Large-scale complex IT systems (LSCITS) are organizational systems, used by a range of stakeholders with differing goals and priorities. Their scale and complexity means that they may exhibit unexpected behaviour and performance and changing these systems can be difficult and have unpredictable consequences. Usually, LSCITS are made up of a number of other systems (sometimes, they are referred to as a system of systems) with the component systems independently managed.
LSCITS are deeply embedded in organizational socio-technical systems and so their procurement, development and operation is influenced by human, social, organizational and cultural factors. Because of this, any analysis that is simply based on technical considerations is likely to be simplistic so we have to be aware of the socio-technical issues that affect these systems.
Aim of the course
The aim of this course is to give you an understanding of what is meant by a large-scale complex IT system, why these are important and some of the activities that are part of LSCITS engineering.
This short course consists of a number of presentations that introduce the notion of an LSCITS, discuss the socio-technical environment for these systems, introduce requirements engineering as a systems engineering activity and discuss the differences between LSCITS engineering and ‘conventional’ systems engineering. Each of the presentations is a stand-alone item but, together, they make up a short introduction to systems engineering for LSCITS.
Restrictions on use
You may use any of the material made available here under the Creative Commons Attribution-Noncommercial-Sharealike International 4.0 license. You must attribute the material to Ian Sommerville.
WARNING: The lecture material may contain copyright images that have been included under the provision for ‘academic fair use’. The material is intended for non-commercial use only. It is not licensed for commercial use and MUST NOT be used for this purpose.
What do we mean by an LSCITS. Why are LSCITS important. Different types of complexity e.g. physical complexity and socio-technical complexity; Scale. Socio-technical systems.
What do we mean by a socio-technical system? The relationship between LSCITS and socio-technical systems. LSCITS processes and LSCITS engineering.
What are requirements and why requirements engineering is critical in systems engineering processes. Some requirements engineering processes, methods and tools. (PPTX)
The notion of conceptual systems design where abstract requirements for a complex system are generated and an overall system concept is proposed. Based on a case study of a system for UK motorway (autoroute) road pricing.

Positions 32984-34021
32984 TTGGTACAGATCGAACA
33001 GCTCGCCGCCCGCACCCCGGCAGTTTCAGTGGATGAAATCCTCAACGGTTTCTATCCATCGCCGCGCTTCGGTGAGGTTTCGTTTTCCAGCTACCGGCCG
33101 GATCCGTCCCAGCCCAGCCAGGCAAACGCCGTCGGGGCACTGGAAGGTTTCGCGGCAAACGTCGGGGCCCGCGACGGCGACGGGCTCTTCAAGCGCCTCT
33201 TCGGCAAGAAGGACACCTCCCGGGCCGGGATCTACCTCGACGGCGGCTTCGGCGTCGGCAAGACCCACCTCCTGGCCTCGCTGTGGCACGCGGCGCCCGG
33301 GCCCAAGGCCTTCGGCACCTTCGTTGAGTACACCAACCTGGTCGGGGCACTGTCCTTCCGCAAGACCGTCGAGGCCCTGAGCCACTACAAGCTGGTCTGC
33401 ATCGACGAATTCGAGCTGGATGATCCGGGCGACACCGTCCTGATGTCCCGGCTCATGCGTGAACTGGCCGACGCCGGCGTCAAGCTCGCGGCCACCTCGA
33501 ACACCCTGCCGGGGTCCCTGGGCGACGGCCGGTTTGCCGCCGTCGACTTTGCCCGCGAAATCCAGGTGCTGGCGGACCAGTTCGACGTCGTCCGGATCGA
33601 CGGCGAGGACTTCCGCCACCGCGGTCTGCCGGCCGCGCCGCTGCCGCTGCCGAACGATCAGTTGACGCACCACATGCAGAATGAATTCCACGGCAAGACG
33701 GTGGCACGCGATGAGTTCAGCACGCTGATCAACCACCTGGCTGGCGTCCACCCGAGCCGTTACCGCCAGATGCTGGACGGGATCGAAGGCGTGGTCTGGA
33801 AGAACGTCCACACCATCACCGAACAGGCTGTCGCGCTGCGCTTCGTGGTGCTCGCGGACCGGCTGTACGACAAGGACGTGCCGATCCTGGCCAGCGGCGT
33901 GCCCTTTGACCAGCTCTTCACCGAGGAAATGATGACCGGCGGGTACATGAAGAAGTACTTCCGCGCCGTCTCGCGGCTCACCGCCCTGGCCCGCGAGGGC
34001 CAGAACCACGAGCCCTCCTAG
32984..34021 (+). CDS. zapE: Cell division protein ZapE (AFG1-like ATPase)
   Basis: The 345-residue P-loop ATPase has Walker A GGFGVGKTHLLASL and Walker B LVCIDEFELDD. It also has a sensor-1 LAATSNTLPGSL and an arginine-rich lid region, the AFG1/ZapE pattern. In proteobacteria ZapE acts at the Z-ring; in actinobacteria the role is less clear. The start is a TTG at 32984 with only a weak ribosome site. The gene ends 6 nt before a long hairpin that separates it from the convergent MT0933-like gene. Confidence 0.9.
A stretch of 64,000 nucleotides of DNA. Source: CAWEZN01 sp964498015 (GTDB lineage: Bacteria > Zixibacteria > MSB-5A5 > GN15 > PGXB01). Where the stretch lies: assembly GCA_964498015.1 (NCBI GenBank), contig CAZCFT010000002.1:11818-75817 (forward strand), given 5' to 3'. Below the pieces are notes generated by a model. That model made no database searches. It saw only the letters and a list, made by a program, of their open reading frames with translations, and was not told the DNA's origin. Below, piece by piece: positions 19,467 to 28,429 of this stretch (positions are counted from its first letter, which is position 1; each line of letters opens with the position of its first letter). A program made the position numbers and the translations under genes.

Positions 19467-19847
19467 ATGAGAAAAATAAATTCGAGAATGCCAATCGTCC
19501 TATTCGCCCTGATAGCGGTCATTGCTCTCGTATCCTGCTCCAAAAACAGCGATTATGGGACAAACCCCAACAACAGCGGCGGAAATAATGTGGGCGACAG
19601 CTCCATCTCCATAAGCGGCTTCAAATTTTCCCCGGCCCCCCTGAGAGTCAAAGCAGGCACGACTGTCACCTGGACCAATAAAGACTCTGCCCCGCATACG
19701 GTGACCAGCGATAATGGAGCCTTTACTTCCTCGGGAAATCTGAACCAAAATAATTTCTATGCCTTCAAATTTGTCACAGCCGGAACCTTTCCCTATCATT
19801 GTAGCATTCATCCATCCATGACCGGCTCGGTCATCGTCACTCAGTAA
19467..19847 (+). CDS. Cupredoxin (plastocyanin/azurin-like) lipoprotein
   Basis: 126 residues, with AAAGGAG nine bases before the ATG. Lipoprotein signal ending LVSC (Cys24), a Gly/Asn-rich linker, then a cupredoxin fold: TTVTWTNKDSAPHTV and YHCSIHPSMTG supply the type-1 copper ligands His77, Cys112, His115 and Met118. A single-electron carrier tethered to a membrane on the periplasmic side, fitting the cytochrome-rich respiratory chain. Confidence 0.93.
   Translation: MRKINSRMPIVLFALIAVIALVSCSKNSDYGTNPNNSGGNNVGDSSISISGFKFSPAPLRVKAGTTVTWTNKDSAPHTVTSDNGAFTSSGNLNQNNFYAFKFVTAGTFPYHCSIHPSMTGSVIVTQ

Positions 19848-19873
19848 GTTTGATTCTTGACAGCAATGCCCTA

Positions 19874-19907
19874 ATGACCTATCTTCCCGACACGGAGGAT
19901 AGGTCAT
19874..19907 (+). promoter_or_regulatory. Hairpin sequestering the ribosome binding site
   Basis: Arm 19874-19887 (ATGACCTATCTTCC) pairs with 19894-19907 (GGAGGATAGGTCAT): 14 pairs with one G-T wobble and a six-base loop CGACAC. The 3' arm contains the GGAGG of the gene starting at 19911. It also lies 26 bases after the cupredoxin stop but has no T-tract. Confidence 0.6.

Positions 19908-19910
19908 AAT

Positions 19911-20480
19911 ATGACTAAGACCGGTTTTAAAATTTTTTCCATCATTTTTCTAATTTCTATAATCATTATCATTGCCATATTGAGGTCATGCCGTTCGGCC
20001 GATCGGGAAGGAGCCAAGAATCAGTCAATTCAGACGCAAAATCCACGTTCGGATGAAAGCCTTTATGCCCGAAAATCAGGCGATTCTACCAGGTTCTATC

Why dependability requirements engineering should be an inherent part fo requirements engineering processes. Concerns as a basis for deriving dependability requirements. Based on a case study of a system for managing information about patients with mental healthcare problems.
Different perspectives on requirements engineering
The challenges of LSCITS engineering and why conventional engineering approaches based on reductionism start to break down when we are engineering LSCITS.
Why its important that we anticipate failures and design systems for recovery and not just failure avoidance. Problems of current approaches to design and suggestions for how to design for recovery.
This talk discusses practical experiences in developing the conceptual design and high level requirements for an LSCITS, intended to provide digital learning support for 1 million+ users.
An introduction to a technique developed at Lancaster and St Andrews Universities, where the responsibilities of the agents in a socio-technical system are modelled. This model can then be used as a basis for generating the information requirements of these agents.
A set of slides based on a slideset from Linda Northrop of the Software Engineering Institute where I introduce the notion of the next step up from LSCITS, namely Ultra-large Scale Systems. If you use these slides, please credit Linda and the SEI.
Ultra-Large Scale Systems. L. Northrop et. al. Software Engineering Institute. 2006.
An important book that introduces the idea of an ultra-large scale system and discusses the research required to help us understand how to build these systems.
Large-Scale Complex IT Systems. Ian Sommerville et.al. Communications of the ACM, 55 (7), pp71-77. July 2012.
A paper that I wrote summarising some of the issues underlying the engineering of LSCITS that suggests that current techniques of software engineering are not adequate for LSCITS engineering.
A paper that I wrote describing an approach to the derivation of dependability requirements.
A report of some of the problems and difficulties that can arise when specifying and designing a large-scale system.